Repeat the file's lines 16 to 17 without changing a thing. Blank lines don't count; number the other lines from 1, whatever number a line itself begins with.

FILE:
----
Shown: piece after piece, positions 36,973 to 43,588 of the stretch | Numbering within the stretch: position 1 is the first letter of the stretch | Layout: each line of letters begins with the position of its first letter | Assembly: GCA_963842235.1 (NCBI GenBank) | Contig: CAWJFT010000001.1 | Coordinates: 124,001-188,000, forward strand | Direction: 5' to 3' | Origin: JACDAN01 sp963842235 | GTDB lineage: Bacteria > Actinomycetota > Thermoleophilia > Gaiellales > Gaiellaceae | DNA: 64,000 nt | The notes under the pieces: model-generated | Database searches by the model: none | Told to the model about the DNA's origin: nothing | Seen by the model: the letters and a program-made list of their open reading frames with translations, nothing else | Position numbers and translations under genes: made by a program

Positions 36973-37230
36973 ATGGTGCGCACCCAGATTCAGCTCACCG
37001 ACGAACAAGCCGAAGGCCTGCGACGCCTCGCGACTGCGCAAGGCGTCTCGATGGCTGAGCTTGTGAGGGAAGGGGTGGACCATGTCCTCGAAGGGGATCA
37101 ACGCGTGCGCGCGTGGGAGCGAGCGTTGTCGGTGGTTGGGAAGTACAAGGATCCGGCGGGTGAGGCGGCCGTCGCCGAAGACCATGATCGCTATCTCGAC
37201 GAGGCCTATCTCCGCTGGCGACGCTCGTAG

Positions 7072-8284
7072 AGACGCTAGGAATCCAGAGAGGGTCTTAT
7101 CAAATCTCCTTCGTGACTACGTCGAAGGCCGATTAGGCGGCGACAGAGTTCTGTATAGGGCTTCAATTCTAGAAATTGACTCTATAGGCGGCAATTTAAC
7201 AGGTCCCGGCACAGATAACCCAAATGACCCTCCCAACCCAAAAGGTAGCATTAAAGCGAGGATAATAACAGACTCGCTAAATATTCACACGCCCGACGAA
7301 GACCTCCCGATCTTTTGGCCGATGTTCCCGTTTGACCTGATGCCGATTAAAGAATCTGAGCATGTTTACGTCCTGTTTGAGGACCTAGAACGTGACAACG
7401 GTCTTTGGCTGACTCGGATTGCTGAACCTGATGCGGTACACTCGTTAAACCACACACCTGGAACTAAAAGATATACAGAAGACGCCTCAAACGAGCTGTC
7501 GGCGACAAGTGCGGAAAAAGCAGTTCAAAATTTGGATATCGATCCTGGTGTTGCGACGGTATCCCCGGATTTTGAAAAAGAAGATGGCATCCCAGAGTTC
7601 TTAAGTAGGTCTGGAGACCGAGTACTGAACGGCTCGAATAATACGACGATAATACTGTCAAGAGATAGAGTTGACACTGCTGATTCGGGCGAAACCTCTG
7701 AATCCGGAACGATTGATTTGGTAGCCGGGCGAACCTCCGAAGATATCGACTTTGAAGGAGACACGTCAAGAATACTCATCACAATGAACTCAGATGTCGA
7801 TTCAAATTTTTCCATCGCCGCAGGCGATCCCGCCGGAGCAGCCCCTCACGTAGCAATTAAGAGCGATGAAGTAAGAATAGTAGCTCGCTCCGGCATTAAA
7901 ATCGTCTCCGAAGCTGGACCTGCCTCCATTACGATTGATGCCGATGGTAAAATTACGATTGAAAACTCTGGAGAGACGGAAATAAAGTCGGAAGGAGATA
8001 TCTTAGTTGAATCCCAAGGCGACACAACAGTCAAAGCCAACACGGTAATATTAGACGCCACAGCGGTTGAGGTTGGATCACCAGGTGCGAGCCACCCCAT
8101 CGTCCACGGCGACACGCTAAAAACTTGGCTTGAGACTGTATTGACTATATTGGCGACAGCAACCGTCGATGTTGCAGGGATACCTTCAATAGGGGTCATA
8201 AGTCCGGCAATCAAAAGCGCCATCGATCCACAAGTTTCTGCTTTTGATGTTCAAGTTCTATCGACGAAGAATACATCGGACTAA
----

7801 TTCAAATTTTTCCATCGCCGCAGGCGATCCCGCCGGAGCAGCCCCTCACGTAGCAATTAAGAGCGATGAAGTAAGAATAGTAGCTCGCTCCGGCATTAAA
7901 ATCGTCTCCGAAGCTGGACCTGCCTCCATTACGATTGATGCCGATGGTAAAATTACGATTGAAAACTCTGGAGAGACGGAAATAAAGTCGGAAGGAGATA